The COVID-19 Emergency Declaration Blanket Waivers for Health Care Providers are in place through the end of the public health emergency declaration. This includes waiving the 30-day OASIS submission requirement for home health agencies. Home health agencies (HHAs) may also continue to perform Medicare-covered initial assessments and determine patients’ homebound status remotely or by record review. It appears the majority of the changes put in place this year will become permanent in 2021.
The proliferation of Medicare Advantage (MA) plans will be top-of-mind in 2021. MA market penetration has grown from 19% to 2010 to 39% now, and is expected to hit 50% in 10 years, according to Corridor Vice President of Revenue Management Services Beth Prince.
MA plans are increasing the number of supplemental benefits not offered in original Medicare. According to Fierce Healthcare, an analysis by consulting firm Avalere found that one-third of MA plans will offer new pandemic-related supplemental benefits next year, and 94% of them will provide telehealth benefits for Medicare Part B covered services.
4. New business models are coming.
Post-acute care is being asked to deliver better patient outcomes and greater value–and it’s time to respond. There’s an explosion of home-based health care services from legacy players and new entrants.
Bill Dombi, president of the National Association for Home Care and Hospice, urged post-acute care providers to expand the breadth and depth of their services. He called for “better integration between health systems and home care” and believes that it’s up to the home health community in particular to grab this opportunity.
“As an industry, it has fast-tracked an amazing transformation,” Dombi said. “It’s leaner and more productive, has better communications and a greater tolerance for the unknown, is more technologically astute, and is looking at a population beyond the elderly.”
Homecare Homebase President Scott Decker said a quarter of skilled nursing residents could be treated at home and he sees a growing effort to switch the view of homecare away from solely short-term post-acute care.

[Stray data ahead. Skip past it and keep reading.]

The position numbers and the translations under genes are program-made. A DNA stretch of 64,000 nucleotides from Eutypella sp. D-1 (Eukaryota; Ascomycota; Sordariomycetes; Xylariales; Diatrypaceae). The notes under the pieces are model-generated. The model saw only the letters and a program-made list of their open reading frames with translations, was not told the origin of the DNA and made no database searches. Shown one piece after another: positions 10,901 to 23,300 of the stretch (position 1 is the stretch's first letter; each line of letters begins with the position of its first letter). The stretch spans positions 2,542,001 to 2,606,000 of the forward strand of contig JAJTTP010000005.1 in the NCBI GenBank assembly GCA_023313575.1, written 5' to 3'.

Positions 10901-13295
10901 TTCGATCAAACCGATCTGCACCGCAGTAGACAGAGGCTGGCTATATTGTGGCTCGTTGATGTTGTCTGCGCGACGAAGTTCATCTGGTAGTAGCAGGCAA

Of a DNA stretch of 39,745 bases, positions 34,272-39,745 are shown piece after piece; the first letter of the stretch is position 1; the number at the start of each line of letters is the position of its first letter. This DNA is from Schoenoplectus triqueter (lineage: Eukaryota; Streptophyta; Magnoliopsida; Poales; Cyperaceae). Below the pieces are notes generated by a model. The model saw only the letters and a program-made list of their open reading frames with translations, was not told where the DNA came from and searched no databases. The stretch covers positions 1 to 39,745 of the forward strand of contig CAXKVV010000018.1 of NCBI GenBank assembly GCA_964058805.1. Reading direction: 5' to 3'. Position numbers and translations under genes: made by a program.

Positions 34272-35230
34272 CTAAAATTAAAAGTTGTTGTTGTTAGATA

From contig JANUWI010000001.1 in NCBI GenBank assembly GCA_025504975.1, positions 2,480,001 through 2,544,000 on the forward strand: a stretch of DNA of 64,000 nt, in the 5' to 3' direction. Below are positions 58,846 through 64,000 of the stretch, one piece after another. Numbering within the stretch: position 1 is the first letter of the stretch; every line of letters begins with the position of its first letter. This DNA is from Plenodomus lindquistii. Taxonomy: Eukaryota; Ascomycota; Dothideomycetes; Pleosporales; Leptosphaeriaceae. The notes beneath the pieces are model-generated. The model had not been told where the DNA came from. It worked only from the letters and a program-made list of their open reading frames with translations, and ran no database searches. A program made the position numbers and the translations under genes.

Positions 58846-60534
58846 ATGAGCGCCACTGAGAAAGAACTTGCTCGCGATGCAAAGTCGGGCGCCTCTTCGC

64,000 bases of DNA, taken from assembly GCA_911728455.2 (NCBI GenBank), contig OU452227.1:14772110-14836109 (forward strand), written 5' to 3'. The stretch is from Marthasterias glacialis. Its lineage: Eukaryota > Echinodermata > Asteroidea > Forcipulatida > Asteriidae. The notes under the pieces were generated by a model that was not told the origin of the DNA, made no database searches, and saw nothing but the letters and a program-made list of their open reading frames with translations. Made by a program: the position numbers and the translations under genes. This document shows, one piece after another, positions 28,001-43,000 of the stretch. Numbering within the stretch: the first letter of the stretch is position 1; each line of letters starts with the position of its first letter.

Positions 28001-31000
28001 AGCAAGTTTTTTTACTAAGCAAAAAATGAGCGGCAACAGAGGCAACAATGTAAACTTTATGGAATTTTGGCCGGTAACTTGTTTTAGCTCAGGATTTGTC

“We need to build a model that starts with care from home and expands from that,” he said.
5. Health care for all remains elusive.
The novel coronavirus has revealed some harsh realities about the ongoing effects of structural inequity.
“By the end of August, half of those who had died from COVID-19 were people of color: Blacks, Hispanics, Native Americans and Asian Americans. It has become our ‘Katrina moment,’” said CulturaLink Founder Yolanda Robles. “The pandemic has shown a bright light on much of what we know about health disparities in the U.S. but have failed to consistently address. Now it’s time to talk about reducing the disproportionate burden of COVID-19 as well as improving the health of all people in our country.”
And racism isn’t the only driver of healthcare inequity; discrimination due to gender, disability, education, income, sexual orientation and even geographic location also factor into this epidemic.
Robles suggested that in 2021, providers pledge to:
- Increase collection and use of race, ethnicity, language preference and other socio-demographic data
- Increase cultural competency and diversity training
- Increase diversity in leadership and governance, providing a seat at the table
- Improve and strengthen community partnerships
When looking ahead from 2020, providers are hoping for more positive than negative lessons in the year ahead. Mandeville anticipates that the desire to be treated at home will drive a massive amount of innovation, with new entrepreneurs, investors and technology.
“Get ready to be inspired, challenged and to think bigger,” he said.